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How to Plan for Disabled Users on Computers and Mobile Devices (Overview)


I get it that you are busy. You may not have thought about accessibility because you are thinking about #allthethings required to get your website or app to a place where it’s deliverable and usable. Totally understandable. That’s why I am breaking all this down into several digestible parts for you to take a look at when you have time.

Accessibility is constantly on my mind all the time, but not because it’s the right thing to do. It’s because I want to. I am reminded of accessibility when my brother is attempting to use his iPhone. My brother (an adult) has cognitive disorders that keeps him from being able to access information easily on the web. I cringe when he opens an app and tries to use it but usually ends up getting help most of the time.

According to the United States Census Bureau, as of March 2015, there were 321.4 million people in the U.S. (dang, that’s a lot!) Did you know most studies find 64.3 million (or 20%) of the entire United States population has some kind of disability? That is a lot of people with disabilities that may issues accessing your web site or mobile app.

Disabilities at a Glance

Are you a designer, user experience, or developer that has missed planning and prepping a product for people with disabilities? It’s easy to forget unless you know someone or if you are included in the population of these disabilities mentioned below.

There are five (5) main disability groups according to the Web Accessibility Initiative:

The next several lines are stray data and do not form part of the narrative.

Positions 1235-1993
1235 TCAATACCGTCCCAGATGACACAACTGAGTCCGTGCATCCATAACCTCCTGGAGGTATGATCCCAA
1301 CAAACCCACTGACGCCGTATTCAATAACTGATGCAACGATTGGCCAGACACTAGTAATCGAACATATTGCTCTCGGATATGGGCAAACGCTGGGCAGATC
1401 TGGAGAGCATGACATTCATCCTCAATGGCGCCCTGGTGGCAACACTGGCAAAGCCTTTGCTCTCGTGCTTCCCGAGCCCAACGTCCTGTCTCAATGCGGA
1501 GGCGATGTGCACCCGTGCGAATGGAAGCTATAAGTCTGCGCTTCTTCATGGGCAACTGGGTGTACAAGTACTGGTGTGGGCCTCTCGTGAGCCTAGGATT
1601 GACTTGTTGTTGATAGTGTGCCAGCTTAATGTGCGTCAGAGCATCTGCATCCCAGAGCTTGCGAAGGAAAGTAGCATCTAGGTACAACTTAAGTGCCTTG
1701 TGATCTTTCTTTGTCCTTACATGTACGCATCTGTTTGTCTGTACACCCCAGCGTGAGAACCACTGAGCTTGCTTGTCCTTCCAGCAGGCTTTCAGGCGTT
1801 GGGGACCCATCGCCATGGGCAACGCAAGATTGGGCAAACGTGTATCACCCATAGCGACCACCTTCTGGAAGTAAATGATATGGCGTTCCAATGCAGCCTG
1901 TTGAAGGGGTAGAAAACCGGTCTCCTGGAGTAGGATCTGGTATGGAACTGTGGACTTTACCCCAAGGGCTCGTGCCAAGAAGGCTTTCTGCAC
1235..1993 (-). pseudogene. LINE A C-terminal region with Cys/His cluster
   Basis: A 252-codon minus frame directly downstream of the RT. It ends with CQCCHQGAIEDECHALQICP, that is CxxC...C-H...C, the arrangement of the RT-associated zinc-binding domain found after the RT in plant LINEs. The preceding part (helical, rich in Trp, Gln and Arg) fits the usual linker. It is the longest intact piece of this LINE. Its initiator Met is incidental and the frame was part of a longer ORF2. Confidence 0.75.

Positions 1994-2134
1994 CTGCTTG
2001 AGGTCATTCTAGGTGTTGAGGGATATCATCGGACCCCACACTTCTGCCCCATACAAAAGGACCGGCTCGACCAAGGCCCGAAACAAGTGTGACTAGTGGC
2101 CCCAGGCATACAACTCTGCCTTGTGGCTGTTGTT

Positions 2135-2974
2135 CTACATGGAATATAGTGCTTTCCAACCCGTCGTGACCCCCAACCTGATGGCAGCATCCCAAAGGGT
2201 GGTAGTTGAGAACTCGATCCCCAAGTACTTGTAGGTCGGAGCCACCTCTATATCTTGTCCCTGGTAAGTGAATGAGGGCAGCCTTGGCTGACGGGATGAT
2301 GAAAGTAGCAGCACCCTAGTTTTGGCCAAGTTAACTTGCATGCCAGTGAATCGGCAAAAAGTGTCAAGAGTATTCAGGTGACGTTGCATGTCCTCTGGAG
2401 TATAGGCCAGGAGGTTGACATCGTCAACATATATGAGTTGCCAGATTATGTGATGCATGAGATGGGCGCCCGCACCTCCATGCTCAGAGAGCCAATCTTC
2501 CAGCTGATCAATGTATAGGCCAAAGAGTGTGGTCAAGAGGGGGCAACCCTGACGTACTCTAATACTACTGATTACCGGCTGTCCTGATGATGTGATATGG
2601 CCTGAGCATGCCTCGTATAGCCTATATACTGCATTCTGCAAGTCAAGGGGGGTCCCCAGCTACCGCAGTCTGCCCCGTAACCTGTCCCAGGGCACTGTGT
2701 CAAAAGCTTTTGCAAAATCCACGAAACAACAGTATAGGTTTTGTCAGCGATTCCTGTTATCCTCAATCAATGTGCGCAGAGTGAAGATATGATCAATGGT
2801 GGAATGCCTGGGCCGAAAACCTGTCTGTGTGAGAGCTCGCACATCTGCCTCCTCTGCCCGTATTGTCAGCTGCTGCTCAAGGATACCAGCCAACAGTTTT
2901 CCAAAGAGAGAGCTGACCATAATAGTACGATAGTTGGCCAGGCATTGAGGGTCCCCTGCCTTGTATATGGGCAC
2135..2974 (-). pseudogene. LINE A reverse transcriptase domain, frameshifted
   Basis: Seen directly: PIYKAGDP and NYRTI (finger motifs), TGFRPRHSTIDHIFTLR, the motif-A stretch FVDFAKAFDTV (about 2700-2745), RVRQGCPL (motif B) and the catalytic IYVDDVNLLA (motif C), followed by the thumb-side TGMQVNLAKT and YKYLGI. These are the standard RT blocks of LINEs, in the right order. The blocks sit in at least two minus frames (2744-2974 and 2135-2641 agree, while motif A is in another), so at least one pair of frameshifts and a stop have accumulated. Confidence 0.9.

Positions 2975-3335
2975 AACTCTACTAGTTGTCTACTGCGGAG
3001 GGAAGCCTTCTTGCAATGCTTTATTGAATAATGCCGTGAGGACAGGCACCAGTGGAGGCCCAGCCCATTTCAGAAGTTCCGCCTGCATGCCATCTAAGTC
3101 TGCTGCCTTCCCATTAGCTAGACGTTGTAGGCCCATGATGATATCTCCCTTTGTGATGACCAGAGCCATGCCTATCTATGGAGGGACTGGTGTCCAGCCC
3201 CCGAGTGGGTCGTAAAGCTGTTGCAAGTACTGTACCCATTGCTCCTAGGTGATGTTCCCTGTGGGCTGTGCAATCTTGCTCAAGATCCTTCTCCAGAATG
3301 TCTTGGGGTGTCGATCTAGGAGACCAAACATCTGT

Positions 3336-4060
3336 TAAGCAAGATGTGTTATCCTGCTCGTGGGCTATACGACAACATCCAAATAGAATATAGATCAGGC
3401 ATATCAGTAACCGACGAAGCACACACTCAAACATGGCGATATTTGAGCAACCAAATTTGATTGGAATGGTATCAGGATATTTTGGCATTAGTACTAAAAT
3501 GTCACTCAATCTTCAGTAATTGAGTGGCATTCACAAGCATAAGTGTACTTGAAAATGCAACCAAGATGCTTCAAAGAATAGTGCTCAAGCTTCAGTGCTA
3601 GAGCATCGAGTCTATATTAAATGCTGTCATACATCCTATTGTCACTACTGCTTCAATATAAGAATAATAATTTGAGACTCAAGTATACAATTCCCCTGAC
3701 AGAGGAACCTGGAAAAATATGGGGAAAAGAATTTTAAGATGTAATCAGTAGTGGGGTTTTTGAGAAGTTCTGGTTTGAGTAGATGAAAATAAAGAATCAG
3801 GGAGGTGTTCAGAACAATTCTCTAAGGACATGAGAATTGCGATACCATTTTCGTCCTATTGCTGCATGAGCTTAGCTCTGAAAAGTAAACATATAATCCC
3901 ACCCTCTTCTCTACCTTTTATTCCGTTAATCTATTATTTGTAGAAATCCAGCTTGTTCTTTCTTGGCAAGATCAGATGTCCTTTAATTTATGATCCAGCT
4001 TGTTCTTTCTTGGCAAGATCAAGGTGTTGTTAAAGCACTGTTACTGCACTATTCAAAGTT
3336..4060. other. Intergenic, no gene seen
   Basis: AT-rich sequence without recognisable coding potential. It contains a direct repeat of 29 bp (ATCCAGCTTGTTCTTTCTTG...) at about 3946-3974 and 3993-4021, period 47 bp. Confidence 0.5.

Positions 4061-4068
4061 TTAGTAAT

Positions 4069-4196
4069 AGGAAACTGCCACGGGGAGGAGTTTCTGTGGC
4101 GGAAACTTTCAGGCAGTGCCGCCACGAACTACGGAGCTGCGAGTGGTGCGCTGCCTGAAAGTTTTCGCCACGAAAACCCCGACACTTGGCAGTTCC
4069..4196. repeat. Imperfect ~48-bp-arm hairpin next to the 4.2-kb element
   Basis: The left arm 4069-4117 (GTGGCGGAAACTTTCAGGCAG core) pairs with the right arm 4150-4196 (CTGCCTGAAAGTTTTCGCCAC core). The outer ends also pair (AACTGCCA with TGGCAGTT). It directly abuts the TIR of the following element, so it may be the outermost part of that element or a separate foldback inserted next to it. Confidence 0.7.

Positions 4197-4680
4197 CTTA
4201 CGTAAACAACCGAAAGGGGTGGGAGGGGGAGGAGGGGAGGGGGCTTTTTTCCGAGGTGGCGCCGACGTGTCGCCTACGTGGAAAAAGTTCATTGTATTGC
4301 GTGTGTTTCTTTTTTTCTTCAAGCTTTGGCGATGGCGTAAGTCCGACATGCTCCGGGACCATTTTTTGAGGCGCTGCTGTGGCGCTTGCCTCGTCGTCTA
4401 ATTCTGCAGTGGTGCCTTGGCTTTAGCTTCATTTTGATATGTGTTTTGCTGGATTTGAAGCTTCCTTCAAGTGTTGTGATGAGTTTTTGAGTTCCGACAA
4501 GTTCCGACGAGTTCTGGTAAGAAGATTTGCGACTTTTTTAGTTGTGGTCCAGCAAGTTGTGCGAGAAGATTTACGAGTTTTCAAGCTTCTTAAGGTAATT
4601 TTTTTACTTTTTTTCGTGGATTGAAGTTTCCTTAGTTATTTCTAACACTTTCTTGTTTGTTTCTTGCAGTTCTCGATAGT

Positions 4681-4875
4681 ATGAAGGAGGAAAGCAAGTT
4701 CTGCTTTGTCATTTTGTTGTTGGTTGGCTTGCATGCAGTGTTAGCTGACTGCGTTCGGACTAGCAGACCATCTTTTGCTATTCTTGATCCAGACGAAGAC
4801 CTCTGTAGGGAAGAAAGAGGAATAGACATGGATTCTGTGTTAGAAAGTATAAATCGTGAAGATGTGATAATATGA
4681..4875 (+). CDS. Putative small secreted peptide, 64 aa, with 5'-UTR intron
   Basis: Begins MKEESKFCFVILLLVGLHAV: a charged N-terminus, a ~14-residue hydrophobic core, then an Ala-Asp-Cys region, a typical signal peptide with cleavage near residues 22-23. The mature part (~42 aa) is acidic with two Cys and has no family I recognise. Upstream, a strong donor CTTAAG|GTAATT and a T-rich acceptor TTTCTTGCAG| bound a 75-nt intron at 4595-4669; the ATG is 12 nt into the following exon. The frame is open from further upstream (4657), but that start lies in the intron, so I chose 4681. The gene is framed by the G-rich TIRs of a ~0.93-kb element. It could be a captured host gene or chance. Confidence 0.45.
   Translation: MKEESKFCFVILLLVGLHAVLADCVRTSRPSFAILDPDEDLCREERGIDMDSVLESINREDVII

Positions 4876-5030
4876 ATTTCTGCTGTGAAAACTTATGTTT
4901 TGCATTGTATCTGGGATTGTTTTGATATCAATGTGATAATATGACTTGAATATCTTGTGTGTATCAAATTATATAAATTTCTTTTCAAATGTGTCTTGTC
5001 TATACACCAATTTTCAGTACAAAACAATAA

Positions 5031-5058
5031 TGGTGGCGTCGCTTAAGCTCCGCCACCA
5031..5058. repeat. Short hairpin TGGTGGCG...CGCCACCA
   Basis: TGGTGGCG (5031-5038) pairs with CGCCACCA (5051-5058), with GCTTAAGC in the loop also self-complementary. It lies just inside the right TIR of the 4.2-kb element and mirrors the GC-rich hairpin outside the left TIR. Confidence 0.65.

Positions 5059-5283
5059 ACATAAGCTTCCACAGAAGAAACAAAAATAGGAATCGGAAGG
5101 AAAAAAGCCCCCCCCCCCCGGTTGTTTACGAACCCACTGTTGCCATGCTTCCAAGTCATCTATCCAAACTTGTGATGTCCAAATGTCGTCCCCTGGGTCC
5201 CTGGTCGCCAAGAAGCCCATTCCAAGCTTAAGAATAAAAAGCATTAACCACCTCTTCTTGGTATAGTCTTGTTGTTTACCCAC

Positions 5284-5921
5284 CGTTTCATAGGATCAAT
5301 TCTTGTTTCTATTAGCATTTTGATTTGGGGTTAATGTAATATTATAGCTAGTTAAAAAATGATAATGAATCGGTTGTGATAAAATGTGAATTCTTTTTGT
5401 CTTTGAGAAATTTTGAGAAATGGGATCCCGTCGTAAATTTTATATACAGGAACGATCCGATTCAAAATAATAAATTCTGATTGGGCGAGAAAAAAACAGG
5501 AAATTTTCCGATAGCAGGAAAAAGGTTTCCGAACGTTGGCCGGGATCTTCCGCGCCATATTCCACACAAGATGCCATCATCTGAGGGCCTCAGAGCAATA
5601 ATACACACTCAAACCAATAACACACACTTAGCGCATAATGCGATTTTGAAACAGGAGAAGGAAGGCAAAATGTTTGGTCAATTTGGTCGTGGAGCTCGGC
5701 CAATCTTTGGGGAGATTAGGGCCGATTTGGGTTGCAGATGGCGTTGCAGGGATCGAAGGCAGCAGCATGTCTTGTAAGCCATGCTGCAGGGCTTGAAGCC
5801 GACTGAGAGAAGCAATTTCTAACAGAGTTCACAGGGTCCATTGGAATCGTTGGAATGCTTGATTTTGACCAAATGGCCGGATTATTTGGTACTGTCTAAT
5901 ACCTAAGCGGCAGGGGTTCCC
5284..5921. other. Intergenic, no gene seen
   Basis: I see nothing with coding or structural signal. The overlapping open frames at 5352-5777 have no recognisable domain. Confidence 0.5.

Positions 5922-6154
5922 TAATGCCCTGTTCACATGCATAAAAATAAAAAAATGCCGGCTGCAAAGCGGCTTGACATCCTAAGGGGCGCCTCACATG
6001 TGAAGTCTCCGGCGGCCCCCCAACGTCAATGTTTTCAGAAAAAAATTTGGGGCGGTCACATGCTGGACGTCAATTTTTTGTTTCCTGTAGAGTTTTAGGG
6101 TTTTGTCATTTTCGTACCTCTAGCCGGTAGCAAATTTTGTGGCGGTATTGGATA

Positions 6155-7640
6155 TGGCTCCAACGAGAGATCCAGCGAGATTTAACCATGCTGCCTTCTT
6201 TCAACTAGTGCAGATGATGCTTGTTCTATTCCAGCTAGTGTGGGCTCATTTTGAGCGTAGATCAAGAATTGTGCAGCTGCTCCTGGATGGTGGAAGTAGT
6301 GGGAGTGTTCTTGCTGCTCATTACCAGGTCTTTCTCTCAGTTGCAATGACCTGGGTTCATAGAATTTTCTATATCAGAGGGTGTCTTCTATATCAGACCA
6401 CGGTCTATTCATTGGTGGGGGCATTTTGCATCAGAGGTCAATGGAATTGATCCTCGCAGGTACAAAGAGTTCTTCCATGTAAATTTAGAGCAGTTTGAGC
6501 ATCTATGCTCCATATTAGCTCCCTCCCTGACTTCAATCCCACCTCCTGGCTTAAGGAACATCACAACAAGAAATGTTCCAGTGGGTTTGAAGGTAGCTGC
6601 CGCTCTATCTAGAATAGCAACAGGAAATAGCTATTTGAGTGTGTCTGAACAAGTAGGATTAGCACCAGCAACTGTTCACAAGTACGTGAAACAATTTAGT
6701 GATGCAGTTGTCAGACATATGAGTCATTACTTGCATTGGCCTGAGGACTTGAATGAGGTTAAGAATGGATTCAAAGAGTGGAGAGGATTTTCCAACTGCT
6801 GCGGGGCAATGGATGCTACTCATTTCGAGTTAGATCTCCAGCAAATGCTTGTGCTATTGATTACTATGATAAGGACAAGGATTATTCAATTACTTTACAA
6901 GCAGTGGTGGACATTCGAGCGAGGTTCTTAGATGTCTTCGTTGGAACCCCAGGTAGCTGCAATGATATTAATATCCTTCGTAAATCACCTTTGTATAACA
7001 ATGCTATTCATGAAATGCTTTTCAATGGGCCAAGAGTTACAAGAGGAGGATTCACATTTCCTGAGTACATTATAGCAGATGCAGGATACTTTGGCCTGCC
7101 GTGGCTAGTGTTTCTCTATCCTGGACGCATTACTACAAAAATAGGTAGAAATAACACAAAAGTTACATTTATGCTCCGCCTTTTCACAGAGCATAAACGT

There are 36.2 million people in the U.S. with physical disabilities.

Examples of physical disabilities (layman’s terms for now):

  • Missing body parts
  • Joint inflammation, damage, and pain
  • Lack of hand or eye coordination
  • Weak or degeneration of muscles
  • Injury to bones, joints, tendons, tissues
  • Twitches, spasms, or involuntary movements
  • Paralysis (partial or full)



There are 40.3 million people in the U.S. with hearing disabilities.

Examples of hearing disabilities:

  • Hard of hearing
  • Deafness



There are 16 million people in the U.S. with cognitive disabilities.

Examples of cognitive disabilities:

  • Inability to focus on single tasks
  • Social and interaction communication issues
  • Impairment of intelligence
  • Difficulty focusing, processing, or understanding information
  • Short or long-term memory issues
  • Visual flickering or audio signals at certain frequencies or patterns



There are 7.5 million people in the U.S. with speech disabilities.

Examples of speech disabilities:

  • Inconsistent articulation and speech sounds
  • Fast speaking rate, incorrect rhythm, intonation, etc.
  • Weakness or complete paralysis of muscles related to speech
  • Difficulty to make certain sounds or patterns of sounds
  • Repetition of individual sounds or entire words and phrases
  • Inability to speak (from anxiety, brain injuries, or inability to hear and learn speech)



There are 21.7 million people in the U.S. with vision disabilities.

Examples of vision disabilities:

  • Difficulty distinguishing between colors
  • Poor, tunnel, central field loss, and clouded vision
  • Blindness


In Conclusion

I hope just by those statistics above and basic disability information above has piqued your interest in accessibility. ? In the coming articles, I will break down each of these five disability groups into digestable parts with examples of what to avoid when working on a user interface.

Up Next: How to Plan for Visually Disabled Users on Computers and Mobile Devices


Statistic References

Centers for Disease Control and Prevention (CDC)

Cognitive Impairment: A Call for Action, Now! (Opens a PDF)

U.S. Department of Health & Human Services